How to: Swim-hike to secret swim spots

May 07, 2024

Deakin & Blue Ocean Marble & Teal

Is there a better way to enjoy being out in nature than walking and wild swimming? We love packing a rucksack and hiking to a wild swim spot, whether that’s coastal or inland. It’s joyful, uplifting and healthy for body, mind and soul. And it's how we've found some of the most beautiful, remote, magical swim spots. So, we thought we’d put together this handy guide to help you get walking and dipping.

What is swim hiking?

The difference between swim hiking and going for a hike with an opportunist dip along the way is that the swim is the purpose of the walk. In other words, you plan your walk to get you to an elusive secret swim spot or beautiful lake, loch or cove.

If you’re a confident open water swimming, the swim could be part of the route. For example, you could walk to a lake, swim across it carrying your kit and then continue your walk on the other side.

Deakin & Blue The Essential Swimsuit

Why hike and swim?

Swim hikes add adventure, change perspectives and can take you off the beaten track. If you love finding remote, lesser-known swim spots and experiencing the escapism and spectacular scenery of hiking with the joy of wild swimming, then you’ll love swim-hiking.

You don’t have to be super fit or an amazing swimmer, either. Walking is one of the easiest, most underrated ways of looking after your health. It increases your stamina, strength and heart health. It has quite magical effects on your body like reducing blood glucose levels, boosting immunity and cutting the risk of developing breast cancer. It also releases feel-good hormones and immerses you in nature. Add this to the many benefits of dipping in cool, natural water and you’ll feel amazing.

And walking and swimming is really accessible – it’s something you can do pretty much anywhere. The UK has more than 140,000 miles of footpaths, including almost 2,800 miles of coast paths. You can explore footpaths and dipping spots wherever you go on holiday, too. You can also adapt your walks and swims to suit your ability and access needs, for example if you need to walk on a flat terrain or you use a wheelchair.

Plan your swims

Seeing as the swim is the main objective of swim hiking, we recommend starting with your swim spots. Rather than finding bits of blue on the map, it’s a good idea to use a resource like the Wild Swim map – it has lots of details about each swim spot, including how accessible it is. For coast path walks, you can use the Good Beach Guide to make sure it’s safe to swim at particular beaches.

If you're looking for remote, secret spots off the beaten track, it's worth identifying potential pools or coves on the map and then taking a closer look using Google Earth.

There are great guides to plan fabulous swim-walk experiences. Starting with Wild Things Publishing’s range of Wild Swimming Walks books, you can pick a tried and tested route based on how far you want to walk and the kind of dips you fancy.

You don’t have to go it alone. A simple Google of ‘swim-hike’ brings up plenty of guided trips, including The Secret Swim Hike in the Lake District and Above Below’s incredible selection of experiences.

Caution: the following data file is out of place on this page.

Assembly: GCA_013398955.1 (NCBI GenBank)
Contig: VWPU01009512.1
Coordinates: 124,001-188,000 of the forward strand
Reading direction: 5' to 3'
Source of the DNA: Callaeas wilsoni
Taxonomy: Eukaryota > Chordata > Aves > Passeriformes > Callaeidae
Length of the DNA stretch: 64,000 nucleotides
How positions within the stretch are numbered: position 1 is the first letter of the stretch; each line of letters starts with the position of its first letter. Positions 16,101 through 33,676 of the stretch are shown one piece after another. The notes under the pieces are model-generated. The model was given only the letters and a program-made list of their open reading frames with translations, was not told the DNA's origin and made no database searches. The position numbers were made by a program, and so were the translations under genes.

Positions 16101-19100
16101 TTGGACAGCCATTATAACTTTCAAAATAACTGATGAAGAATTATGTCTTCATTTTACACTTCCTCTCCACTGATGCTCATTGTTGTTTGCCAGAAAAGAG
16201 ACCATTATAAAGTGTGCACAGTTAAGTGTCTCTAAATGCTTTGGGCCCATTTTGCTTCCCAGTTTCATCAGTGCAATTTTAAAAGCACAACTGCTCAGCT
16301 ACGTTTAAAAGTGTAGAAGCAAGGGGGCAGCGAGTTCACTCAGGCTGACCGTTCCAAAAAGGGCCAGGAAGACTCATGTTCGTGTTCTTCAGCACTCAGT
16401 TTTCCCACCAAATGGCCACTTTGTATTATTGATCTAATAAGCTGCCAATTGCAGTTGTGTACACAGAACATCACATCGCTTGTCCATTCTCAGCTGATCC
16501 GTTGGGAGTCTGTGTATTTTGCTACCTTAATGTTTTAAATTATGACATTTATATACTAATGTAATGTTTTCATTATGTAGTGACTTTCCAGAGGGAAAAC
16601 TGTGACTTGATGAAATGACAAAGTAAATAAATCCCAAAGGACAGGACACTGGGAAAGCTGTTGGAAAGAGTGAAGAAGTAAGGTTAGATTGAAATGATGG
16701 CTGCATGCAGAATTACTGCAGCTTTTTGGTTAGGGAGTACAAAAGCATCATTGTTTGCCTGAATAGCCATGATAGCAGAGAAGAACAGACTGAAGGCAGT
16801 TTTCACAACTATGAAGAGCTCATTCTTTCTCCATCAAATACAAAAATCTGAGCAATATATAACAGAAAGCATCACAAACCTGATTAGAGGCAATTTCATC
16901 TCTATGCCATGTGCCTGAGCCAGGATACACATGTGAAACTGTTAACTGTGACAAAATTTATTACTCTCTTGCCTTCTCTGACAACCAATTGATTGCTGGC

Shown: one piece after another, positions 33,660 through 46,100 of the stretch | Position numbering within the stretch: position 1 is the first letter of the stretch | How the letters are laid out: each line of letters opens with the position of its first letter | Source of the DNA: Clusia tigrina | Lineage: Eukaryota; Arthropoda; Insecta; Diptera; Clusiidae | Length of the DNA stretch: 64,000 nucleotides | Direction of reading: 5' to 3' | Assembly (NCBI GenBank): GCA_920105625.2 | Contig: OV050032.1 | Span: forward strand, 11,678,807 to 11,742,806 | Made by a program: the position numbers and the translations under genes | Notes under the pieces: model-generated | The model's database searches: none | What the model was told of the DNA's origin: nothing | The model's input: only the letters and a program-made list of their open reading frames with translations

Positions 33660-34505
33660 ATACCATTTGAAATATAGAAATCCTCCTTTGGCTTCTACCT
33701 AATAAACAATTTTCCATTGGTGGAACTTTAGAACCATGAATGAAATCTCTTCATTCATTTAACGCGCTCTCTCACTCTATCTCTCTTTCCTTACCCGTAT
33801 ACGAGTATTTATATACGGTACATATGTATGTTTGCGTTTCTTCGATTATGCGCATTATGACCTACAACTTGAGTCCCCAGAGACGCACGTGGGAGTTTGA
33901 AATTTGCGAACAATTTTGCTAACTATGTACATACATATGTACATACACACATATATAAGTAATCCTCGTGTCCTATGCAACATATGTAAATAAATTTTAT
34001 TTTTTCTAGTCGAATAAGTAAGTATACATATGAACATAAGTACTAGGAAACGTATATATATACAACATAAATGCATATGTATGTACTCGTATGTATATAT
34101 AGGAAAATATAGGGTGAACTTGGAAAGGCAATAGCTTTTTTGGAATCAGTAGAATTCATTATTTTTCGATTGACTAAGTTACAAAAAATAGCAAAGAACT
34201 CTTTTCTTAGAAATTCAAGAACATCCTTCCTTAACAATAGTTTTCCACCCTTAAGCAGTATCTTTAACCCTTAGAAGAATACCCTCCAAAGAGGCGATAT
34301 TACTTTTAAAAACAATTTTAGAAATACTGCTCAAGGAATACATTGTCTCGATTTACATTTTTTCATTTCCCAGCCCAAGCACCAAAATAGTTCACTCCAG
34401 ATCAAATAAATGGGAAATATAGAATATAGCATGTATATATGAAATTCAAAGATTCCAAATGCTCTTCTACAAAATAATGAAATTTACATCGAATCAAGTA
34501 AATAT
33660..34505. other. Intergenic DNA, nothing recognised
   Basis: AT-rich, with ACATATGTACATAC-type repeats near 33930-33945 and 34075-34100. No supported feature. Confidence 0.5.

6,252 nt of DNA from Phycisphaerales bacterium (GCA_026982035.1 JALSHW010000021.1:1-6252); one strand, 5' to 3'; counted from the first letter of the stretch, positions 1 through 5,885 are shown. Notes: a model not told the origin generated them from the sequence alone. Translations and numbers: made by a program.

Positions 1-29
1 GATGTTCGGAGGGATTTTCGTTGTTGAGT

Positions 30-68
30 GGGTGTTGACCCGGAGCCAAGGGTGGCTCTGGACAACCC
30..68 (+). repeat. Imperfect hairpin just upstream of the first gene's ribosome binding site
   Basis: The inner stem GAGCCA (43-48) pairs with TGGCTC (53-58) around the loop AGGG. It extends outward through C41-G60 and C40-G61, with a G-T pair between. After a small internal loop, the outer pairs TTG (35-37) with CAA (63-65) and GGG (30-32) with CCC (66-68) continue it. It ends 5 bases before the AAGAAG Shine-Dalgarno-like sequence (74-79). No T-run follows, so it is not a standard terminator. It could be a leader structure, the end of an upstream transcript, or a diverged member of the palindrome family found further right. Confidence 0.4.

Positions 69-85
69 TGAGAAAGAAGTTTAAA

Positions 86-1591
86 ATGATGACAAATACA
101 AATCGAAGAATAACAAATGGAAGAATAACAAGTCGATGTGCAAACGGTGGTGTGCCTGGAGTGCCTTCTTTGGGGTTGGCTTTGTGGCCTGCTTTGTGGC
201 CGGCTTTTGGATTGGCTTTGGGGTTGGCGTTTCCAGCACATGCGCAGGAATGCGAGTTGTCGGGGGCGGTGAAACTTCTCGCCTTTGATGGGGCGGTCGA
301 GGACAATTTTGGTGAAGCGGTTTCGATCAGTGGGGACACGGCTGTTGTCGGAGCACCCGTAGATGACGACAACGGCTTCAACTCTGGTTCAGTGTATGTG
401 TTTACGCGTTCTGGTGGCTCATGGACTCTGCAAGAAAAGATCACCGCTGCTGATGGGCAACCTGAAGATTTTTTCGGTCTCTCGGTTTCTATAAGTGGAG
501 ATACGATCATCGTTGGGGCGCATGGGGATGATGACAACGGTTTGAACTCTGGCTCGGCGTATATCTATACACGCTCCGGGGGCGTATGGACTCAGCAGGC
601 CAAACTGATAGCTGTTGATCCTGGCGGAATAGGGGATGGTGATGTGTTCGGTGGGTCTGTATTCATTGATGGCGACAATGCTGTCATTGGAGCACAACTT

Don’t forget to: Take into account swim safety – especially if you’re new to it.

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Plan your wild swimming walking route

Once you’ve decided where to swim, it’s worth scoping out the walk. Whether you’re planning your own adventure, picking an off-the-peg swim-walk or going with an organised trip, knowing how far the walk is and over what kind of terrain will help you plan what to wear and pack.

The Ramblers has great advice on how to plan walks. To map out your walk, we recommend the Ordinance Survey Explorer maps or OS App. We also like using the Plot A Route’s free route planner and AllTrails app for planning walks.

Don’t forget to: Allow extra time in your day for swimming and warming up afterwards.

Pack your swim-hike kit

What you wear and pack depends on a few factors including, how far you plan on walking and over what terrain, the weather forecast, how many swims you’re planning and how long you’ll be out. With all this in mind, you’ll need:

  • A decent pair of walking shoes, boots or trainers (we like these tips for choosing your footwear)
  • A comfortable rucksack
  • Enough food and water for the day (or plan in a pub/café stop)
  • Your D&B swimwear
  • A lightweight towel like our Quick Dry Beach Towel
  • An extra layer for warmth after your swim
  • Sunscreen or a waterproof (or both!)

If you’re not a fan of putting on wet swimwear, pack a swimsuit for each dip. For advanced swim-hikes where you swim from one point to another, we recommend adding goggles and a brightly coloured swim hat and investing in a RuckRaft.

Don’t forget to: Pack multiple D&B swimsuits for multiple swims.

Deakin & Blue Swimwear for swim hikes

Swim hiking dos and don’ts


  • Gen up on safe wild swimming
  • Make it a social adventure and go with a friend or two
  • Check the weather forecast right up until you leave and pack accordingly
  • Pack an extra layer in case the weather changes
  • Take a mobile phone for emergencies
  • Test out your new walking shoes before a big hike
  • Take all your litter home with you


  • Wear your swimwear under your clothes – not even D&B swimwear is comfortable enough for a long hike!
  • Jump straight into a body of water – you’ll be hot from walking and the temperature difference will cause cold water shock (plus, you don’t know what’s under the surface)
  • Use the same swimwear in different inland swim spots because you could introduce things like algae
  • Tell anyone about your secret swim spots - shhhh!